What’s the value of a marijuana license? I’ve tackled that question on the Cannabiz Media blog before when I shared some of the top marijuana valuation factors, but as more states legalize marijuana for recreational use and laws continue to change, some unique factors arise that could significantly affect the value of a marijuana license in one state versus another.
For example, Alaska began accepting applications for retail marijuana businesses in February, and already some new license valuation factors have arisen. Let’s take a closer look:
As we all know, Alaska is a big state, and many people live in very remote towns. A remotely located marijuana retailer faces some challenges that can affect the value of its license. Specifically, consider the inability for marijuana-related businesses to get bank accounts. Yes, this causes a lot of financial issues that can affect the business’ profitability, but depending on the retailer’s location, the problem is exacerbated.
Here’s what’s happening. Since it’s very difficult for marijuana-related businesses to get bank accounts, they’re forced to pay their payroll and other taxes to the IRS in cash. The IRS only accepts cash payments at specific IRS offices. As Elizabeth Earl of Peninsula Clarion explains, marijuana business owners have to drive to Anchorage often to pay their taxes to the IRS.
It’s a security risk to drive long distances with a large amount of cash, but marijuana business owners are left with only two choices: make the frequent trek and hope all goes well or pay for an armored carrier to deliver the cash. Either way, the challenge eats into the business owner’s profits making the marijuana license less valuable than a comparable license in another state might be.
Marijuana cultivators are also hindered by location. Earl explains that in Alaska, all cultivators must have their products tested and approved by a state-licensed testing facility before those products can be sold. Cultivators in remote locations must transport their products long distances for testing, which causes extra expenses and negatively impacts profits and the value of the license.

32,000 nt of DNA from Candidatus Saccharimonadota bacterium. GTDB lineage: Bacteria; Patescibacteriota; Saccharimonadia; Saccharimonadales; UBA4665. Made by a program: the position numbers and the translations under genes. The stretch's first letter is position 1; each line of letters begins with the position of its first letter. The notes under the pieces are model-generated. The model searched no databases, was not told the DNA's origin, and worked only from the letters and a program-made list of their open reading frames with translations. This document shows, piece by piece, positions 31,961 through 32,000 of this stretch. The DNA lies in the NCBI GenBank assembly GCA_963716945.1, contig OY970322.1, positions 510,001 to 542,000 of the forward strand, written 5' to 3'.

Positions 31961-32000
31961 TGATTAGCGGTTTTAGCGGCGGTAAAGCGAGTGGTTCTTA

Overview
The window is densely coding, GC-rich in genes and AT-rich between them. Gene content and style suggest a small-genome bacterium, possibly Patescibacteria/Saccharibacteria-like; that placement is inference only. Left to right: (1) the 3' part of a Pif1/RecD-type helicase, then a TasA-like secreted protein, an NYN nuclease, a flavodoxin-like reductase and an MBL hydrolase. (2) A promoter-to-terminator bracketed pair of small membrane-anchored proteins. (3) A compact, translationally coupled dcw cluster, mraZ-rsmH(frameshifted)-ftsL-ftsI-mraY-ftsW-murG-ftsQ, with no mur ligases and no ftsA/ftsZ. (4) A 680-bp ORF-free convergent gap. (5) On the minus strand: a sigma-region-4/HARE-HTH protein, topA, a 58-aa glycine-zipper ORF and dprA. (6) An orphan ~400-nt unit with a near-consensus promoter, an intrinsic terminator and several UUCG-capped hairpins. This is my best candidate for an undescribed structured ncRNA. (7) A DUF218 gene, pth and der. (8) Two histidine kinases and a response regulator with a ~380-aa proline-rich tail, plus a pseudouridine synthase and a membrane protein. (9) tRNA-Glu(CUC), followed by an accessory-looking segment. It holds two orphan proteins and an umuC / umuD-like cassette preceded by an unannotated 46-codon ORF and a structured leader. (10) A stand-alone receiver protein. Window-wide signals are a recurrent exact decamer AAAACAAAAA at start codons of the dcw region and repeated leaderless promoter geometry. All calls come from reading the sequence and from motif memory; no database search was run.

Cash transportation issues are mentioned in #1 above, but there are more security problems that can negatively affect the value of a marijuana license in one state compared to other states. For example, in Alaska, all marijuana-related businesses must use high-definition security cameras and those cameras must run 24 hours per day, seven days per week, and 365 days per year. They’re also required to store all video footage for 40 days.
Not only do those requirements equate to expensive equipment, but the cost to store all of that video content can be problematic as well. In Alaska, internet connectivity can be limited. Marijuana-related businesses can’t rely on the cloud to upload and store large video files from multiple high-definition cameras. Instead, many have to purchase and maintain their own servers to meet the surveillance video storage requirements.
All of these security-related expenses add up quickly, and each one negatively affects the business’ profits. When considering the value of a marijuana license, it would seem that licenses in states with less expensive security requirements and fewer logistical problems would be more valuable than others.
Some states require more than a marijuana license to work in the marijuana industry. In Alaska, all marijuana business owners and employees must have marijuana handling licenses, but that’s not all. They must get a Marijuana Handler Certification from a teacher who has been accredited by the state, too.
Depending on where a business owner or employee lives, the distance to an accredited teacher could be very far. People are submitting applications to teach handler certification classes already, and it appears that the fees for the actual class could vary. This is yet another unique factor that can have an impact on profits and therefore, on license valuation.
The Future of Marijuana License Valuation
The marijuana industry is changing and a lot of big players with deep pockets want to get involved. The value of marijuana licenses will become a hot topic in the near future, and with so many changing laws, valuation will certainly be a moving target.
Cannabiz Media is working to develop valuation criteria using the data in the Cannabiz Database. Subscribe to our newsletter so you’re among the first to get the details!
Susan Gunelius, Lead Analyst for Cannabiz Media and author of Marijuana Licensing Reference Guide: 2017 Edition, is also President & CEO of KeySplash Creative, Inc., a marketing communications company offering, copywriting, content marketing, email marketing, social media marketing, and strategic branding services. She spent the first half of her 25-year career directing marketing programs for AT&T and HSBC. Today, her clients include household brands like Citigroup, Cox Communications, Intuit, and more as well as small businesses around the world. Susan has written 11 marketing-related books, including the highly popular Content Marketing for Dummies, 30-Minute Social Media Marketing, Kick-ass Copywriting in 10 Easy Steps, The Ultimate Guide to Email Marketing, and she is a popular marketing and branding keynote speaker. She is also a Certified Career Coach and Founder and Editor in Chief of Women on Business, an award-winning blog for business women. Susan holds a B.S. in marketing and an M.B.A in management and strategy.